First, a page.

By Kerry Grens
NEW YORK (Reuters Health) - Older people who've suffered a heart attack often don't stick with the drugs their doctor prescribes, although the medications have been proven to save lives, according to a new study.
Seniors filled prescriptions for the clot-buster drug clopidogrel (Plavix) less than half the time on average, for instance. And the less diligent they were at getting their meds, the more likely they were to have health problems and die early, researchers found.
Given that the drugs are known to be helpful, "it should be no surprise that patients who actually don't take their medications for various reasons don't get as much of that benefit," said Dr. Kim Eagle, who heads the Cardiovascular Center at the University of Michigan Health System and was not involved in the study.
After a heart attack, patients are typically prescribed a number of drugs to prevent another one, including a clot-buster, blood pressure drugs, beta-blockers and statins.
Clinical trials have proven that the drugs are effective. Ilene Zuckerman of the University of Maryland School of Pharmacy, who led the new study, said she and her colleagues wanted to see how the medications are used in the real world. Their work was funded by drugmaker GlaxoSmithKline.
The researchers, who published their results in the Journal of the American Geriatrics Society, collected medical and prescription information from more than 9,500 Medicare beneficiaries who had survived a heart attack.
Within one month of leaving the hospital, 59 percent of people filled a prescription for one of two kinds of blood pressure drugs, 51 percent filled a prescription for a beta-blocker, 54 percent for a statin and 46 percent for clopidogrel.
Overall, during the first year and a half following the heart attack, adherence to the drugs ranged from 37 percent to 50 percent.
Zuckerman said she was surprised to see the use of these drugs being so low, knowing that they are a standard part of care for heart attack patients.
Patients who refilled their prescriptions - except for those for beta-blockers, a drug that has become increasingly controversial - were less likely to die early or experience a stroke, heart failure or another heart.
People who filled all or almost all of their statin prescriptions, for instance, saw a 29-percent reduction in the risk of dying early or having another serious health event compared with those who rarely took the drugs.
It's impossible to say for certain that those health benefits can be chalked up to the medicine alone, since people who fill their prescriptions regularly may also be more health conscious overall or have other characteristics that could make a difference.
Still, Zuckerman, who is on a contract with GlaxoSmithKline, said the study confirms the drug benefits seen in clinical trials.
"It suggests that if we could improve the use of these drugs, have people take them more regularly, that we could potentially improve outcomes," she told Reuters Health.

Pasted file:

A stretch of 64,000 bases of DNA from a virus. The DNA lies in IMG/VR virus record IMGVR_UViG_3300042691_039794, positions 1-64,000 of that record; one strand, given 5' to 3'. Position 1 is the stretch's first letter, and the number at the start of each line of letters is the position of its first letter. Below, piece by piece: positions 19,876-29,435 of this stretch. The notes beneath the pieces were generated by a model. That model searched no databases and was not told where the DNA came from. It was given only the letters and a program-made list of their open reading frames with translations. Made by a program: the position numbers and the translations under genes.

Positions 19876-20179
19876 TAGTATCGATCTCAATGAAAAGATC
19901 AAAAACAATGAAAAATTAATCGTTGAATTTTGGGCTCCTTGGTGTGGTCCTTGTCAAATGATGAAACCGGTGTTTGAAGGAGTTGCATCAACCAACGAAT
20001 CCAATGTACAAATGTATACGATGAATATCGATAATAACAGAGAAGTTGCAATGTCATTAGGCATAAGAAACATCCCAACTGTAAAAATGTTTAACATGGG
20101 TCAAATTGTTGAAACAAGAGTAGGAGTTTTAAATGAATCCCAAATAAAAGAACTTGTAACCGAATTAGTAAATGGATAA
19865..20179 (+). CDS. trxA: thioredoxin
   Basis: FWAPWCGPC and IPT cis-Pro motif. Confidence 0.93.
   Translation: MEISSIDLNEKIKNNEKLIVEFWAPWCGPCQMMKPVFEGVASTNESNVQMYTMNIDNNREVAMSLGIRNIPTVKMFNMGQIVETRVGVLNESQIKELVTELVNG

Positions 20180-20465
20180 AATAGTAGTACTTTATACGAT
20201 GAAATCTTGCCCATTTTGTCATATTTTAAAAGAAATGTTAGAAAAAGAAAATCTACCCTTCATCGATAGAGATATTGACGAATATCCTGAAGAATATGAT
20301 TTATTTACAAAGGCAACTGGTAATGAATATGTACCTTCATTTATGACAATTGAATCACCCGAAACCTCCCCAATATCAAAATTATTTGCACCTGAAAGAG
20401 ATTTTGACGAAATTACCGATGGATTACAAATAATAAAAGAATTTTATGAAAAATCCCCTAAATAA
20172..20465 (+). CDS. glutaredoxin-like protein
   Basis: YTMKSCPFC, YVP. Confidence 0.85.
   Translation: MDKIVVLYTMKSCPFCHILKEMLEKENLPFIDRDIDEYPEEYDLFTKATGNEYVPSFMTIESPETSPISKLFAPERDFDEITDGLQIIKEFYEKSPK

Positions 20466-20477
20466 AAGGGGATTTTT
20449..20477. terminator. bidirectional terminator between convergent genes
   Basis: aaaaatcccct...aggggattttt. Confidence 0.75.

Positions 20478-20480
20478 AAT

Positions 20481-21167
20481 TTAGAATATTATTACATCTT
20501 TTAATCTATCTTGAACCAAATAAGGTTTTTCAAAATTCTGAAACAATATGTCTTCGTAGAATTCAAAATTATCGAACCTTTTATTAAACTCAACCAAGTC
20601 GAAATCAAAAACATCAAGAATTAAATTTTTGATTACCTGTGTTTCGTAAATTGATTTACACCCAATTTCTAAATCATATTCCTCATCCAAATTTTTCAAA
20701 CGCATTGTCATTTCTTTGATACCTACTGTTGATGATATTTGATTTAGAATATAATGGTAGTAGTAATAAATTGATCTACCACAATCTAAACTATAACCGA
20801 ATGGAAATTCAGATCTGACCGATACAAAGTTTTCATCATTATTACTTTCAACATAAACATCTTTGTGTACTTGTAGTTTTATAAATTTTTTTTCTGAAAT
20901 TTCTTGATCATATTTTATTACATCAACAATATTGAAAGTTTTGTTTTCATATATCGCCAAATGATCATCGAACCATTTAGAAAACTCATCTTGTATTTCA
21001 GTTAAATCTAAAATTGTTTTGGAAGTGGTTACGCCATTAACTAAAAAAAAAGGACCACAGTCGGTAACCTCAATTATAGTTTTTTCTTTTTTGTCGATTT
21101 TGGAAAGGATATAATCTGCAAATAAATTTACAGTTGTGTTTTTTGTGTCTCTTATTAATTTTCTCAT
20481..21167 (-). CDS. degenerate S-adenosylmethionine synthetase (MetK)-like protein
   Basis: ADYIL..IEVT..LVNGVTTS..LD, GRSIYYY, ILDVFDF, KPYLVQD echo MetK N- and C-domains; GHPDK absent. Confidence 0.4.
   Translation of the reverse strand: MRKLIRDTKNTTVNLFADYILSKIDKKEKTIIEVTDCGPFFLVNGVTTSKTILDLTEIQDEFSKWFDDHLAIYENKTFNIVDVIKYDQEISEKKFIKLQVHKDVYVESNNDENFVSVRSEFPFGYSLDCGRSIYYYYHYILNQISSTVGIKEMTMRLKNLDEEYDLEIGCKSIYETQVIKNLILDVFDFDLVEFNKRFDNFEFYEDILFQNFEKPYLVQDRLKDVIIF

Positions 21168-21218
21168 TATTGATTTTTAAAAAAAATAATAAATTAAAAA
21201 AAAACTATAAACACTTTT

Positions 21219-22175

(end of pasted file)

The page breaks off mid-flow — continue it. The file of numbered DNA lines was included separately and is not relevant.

How to do that isn't clear, though.
"There are very few known effective interventions for medication adherence," said Dr. John Rumsfeld, the national director of cardiology for the U.S. Veterans Health Administration, who was not involved in the study.
In addition, it's not entirely clear why patients don't always stick with their medicine.
In some cases, instructions to patients might not be clear or they might lack health insurance or face high copays for drugs. A study out earlier this week, for instance, shows lower copays on certain heart drugs may boost adherence somewhat (see Reuters Health report of October 3, 2012).
In other cases, patients might experience side effects on the drugs. And then there's the role of the patient.
"Both physicians and non-physician care givers, we don't, I think, understand the natural inertia for patients is to stop taking their drugs -whether it's because of co-pays or side effects or 'I just forgot' or 'I don't feel bad, so why do I have to take these five pills,'" said Eagle.
Eagle said that in his experience, people often discontinue a drug because they receive a good bill of health, not understanding that the drugs are important to maintaining that good health.
"We need a system that explicitly asks the question, 'Am I on the right medications, what are they for, do I have refills?'" he added.
Rumsfeld called for more research to help patients stay on prescribed medications. He said doctors are great at helping people survive a heart attack, but not so good at following up after the immediate crisis.
"The vast majority of patients survive heart attacks - it's about stabilization and initiation of key therapies - and I think what we need to now focus on is maintenance and sustainment of treatment over time," he said.
SOURCE: http://bit.ly/T5mhux Journal of the American Geriatrics Society, online September 24, 2012.